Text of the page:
Activista: Julianna Bloodgood

Activista: Julianna Bloodgood

You know that saying, “To wear your heart on your sleeve?” There really should be one about wearing your baggage on your sleeve, too.

This is the altered truism Julianna Bloodgood inspired in me when I first saw her perform three years ago.

When I saw Bloodgood, a CCM-trained actress and artist, she was performing during the 2008 Cincinnati Fringe Festival in a play called Body Language by the True Body Project (The True Body Project is a Cincinnati-based international organization working to empower females to connect to their bodies, their voices, and the health and safety of women). In one particular monologue, she assumed the role of a doctor, describing all of the sad maladies of the woman before her. Armed with a harsh pointer stick and a generous amount of sticky notes to mark her patient, Bloodgood mapped out her patient’s problems.

What started out as a clinical diagnostic, though, quickly became a personal and deep-rooted story. Bloodgood describes the day the patient fell on the playground, leaving the scar on her knee (Wham! Green sticky note); there’s that time her father hit her here on the arm (Bam! Hit ya again); she fell in love for the first time, these lips learned how to kiss and desire (Whoosh! Pink sticky); for two years she didn’t eat much, (Slap!) her stomach rumbled; she worked too hard, tried to do too much, (Thud!) just look at these hunched shoulders, she wears it on her sleeves.

When I talked to Bloodgood recently she explained that this performance was a healing experience for herself, as well as a truism-making one for others. As an actress turned activist-actress, Bloodgood believes, above all, in the healing power of theater. She believes that when you give air to a thought or an issue, or when you hold space for the expression and reception of a feeling, a transformation occurs. Put an idea out into the world and it is no longer entirely yours. It looses some of its sting. Or it brings the sting to bear. It becomes both more personal and more universal. It is your story to have and tell, but it is everyone’s for the taking, to know and share, and ultimately learn and grow from it. (It is yours to experience, and mine to make a truism of.)

It may seem counter-intuitive to lump activism and theater onto the same stage, but what is activism about if not transformation?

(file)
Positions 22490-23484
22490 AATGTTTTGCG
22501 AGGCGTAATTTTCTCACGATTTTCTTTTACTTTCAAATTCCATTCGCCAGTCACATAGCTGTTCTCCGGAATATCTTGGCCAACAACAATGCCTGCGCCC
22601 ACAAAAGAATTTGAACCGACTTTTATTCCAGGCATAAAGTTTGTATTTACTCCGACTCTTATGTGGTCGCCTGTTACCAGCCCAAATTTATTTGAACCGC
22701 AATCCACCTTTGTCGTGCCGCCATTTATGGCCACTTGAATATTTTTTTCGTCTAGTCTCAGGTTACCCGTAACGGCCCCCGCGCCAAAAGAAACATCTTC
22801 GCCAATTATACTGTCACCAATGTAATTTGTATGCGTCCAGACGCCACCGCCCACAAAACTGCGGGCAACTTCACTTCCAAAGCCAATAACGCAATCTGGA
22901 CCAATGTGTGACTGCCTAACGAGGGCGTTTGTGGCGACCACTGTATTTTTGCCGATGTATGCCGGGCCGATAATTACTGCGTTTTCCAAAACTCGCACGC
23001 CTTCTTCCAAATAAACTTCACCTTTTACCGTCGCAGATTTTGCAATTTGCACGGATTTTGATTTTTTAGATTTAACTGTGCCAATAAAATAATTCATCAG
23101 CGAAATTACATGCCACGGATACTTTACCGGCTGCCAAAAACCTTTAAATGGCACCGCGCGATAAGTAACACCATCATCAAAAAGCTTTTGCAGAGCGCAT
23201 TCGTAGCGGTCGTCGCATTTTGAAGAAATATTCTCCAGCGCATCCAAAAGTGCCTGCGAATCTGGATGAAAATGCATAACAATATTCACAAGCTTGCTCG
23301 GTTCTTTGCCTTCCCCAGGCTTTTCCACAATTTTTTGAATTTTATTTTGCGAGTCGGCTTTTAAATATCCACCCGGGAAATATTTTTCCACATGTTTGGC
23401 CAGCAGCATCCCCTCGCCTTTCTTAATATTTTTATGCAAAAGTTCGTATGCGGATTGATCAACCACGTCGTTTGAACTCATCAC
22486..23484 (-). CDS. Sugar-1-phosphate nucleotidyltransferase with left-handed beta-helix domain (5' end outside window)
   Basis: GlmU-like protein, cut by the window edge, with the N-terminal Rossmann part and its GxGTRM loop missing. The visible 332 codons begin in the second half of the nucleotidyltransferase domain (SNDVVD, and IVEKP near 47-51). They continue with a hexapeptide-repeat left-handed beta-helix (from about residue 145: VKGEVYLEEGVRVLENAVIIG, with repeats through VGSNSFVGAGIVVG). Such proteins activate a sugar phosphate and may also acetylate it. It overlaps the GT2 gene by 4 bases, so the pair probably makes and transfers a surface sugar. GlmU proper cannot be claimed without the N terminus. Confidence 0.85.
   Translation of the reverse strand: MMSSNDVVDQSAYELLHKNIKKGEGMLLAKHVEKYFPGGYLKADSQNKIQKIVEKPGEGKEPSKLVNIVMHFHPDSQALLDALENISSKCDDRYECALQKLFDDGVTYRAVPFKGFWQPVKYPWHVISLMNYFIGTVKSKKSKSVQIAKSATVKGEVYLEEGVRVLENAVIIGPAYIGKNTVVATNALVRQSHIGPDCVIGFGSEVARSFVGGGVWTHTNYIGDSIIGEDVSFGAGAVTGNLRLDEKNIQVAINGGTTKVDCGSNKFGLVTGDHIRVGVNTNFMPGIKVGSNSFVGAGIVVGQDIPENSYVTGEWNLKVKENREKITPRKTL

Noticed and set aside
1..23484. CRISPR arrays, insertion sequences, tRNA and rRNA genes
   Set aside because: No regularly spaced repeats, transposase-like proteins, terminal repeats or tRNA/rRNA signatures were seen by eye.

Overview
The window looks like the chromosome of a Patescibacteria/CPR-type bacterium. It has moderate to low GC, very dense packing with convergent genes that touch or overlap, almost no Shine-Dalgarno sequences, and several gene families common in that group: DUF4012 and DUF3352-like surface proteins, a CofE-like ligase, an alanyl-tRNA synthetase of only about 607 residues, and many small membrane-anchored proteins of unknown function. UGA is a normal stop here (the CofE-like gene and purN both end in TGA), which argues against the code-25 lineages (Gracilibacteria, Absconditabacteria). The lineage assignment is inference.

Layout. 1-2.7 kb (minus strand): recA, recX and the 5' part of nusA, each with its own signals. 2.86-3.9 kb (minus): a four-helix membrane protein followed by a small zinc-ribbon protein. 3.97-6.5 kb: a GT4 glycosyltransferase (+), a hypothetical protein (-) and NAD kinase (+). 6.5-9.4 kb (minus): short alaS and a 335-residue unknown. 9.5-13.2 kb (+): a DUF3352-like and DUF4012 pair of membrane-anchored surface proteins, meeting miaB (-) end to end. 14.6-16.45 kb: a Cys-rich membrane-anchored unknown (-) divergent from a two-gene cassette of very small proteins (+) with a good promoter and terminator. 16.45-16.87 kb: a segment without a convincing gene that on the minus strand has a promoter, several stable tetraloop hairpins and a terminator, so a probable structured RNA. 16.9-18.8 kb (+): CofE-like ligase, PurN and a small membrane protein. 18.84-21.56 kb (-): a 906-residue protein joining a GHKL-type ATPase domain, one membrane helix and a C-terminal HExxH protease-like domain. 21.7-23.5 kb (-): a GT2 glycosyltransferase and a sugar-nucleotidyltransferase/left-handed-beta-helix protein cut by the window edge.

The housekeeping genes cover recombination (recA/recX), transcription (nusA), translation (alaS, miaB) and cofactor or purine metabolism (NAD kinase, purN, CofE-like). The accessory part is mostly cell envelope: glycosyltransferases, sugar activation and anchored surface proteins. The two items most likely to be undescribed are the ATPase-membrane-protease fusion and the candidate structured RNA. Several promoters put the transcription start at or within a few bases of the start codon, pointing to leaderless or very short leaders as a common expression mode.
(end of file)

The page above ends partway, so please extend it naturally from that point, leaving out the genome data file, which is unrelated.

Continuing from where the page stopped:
With that in mind, this year, Bloodgood traveled to a place acutely in need of healing: the Dadaab Refugee camp in Kenya. It is the largest of its kind in the world—a quasi-city at nearly 500,000 people (almost a veritable one if it had any of the public works perks of a functioning city). Here, with friend and colleague Michael Littig, Bloodgood assembled a theater group composed of the residents of the camp. The point was not just to put on a show. Bloodgood and Littig wanted to explore what happens when you create a space for people who have had serious trauma and stress and invite them to tell a story publicly.

The hardest part, Bloodgood explained, was simply finding “a group of people that were willing to take this journey with us, and then try to set up the right circumstances for people to feel safe and creative.” After that, the healing process took care of itself. Well, mostly.

Healing takes care of itself, but not without a few bumps in the road. Being that Kenya is a contentious, foreign country, many people were not welcoming to Americans coming in to the camp; being that Dadaab is a sub-developed “city” of little infrastructure and means, efforts easily went unfulfilled. “I would have dreams all the time that I was going into war. The odds were always against us… things would end up just unraveling at the seams all the time,” she says.

Bloodgood and Littig were in Dadaab for five months. In that time, they created an arts education curriculum in one of the most survival-mode areas in the world, started an exchange program between students in the United States and students of Dadaab, and saw transformations on the voices and faces of their theater participants.

“The majority of our participants weren’t able to express how they felt. That wasn’t really a part of their human vocabulary. Either it wasn’t a cultural norm, or because of trauma, that voice had been stopped,” Bloodgood says. By the end, they had a show. In the process of working with other people, Bloodgood experienced her own transformation. It was a radical personal activism, of sorts.

In the midst of her humanitarian work, she realized the supreme importance of maintaining personal health. “My relationship to my body and my psychological health has been a huge priority for me. The most important thing in my life, truly, is my own well being. It has to come first.”

That’s quite a statement coming from someone who is so driven outside of herself to do humanitarian work. It reinforces the importance of the giver to give to herself. “Woman all over the world celebrate themselves and they adorn their bodies and they decorate their bodies. That kind of celebration or decoration occurs across the board,” Bloodgood observes. “The body will naturally heal itself, if you give it the right environment.”

In whatever way we choose to nourish ourselves—whatever gives us a sense of fullness—it is necessary to stay acutely aware of the codependency of internal and external change. Just think about psychological gestures, Bloodgood says, “The way we hold our body says so much. If we put our body in certain positions, it will evoke certain emotions.”

Wear your heart on your sleeve—no doubt, that’s wonderful—but dare to acknowledge, to speak, the baggage on your sleeve, and you may find yourself a transformed person.

For more information about the True Body Project visit ACTIVISTA is a True Body Project initiative pairing True Body alums with activist mentors.

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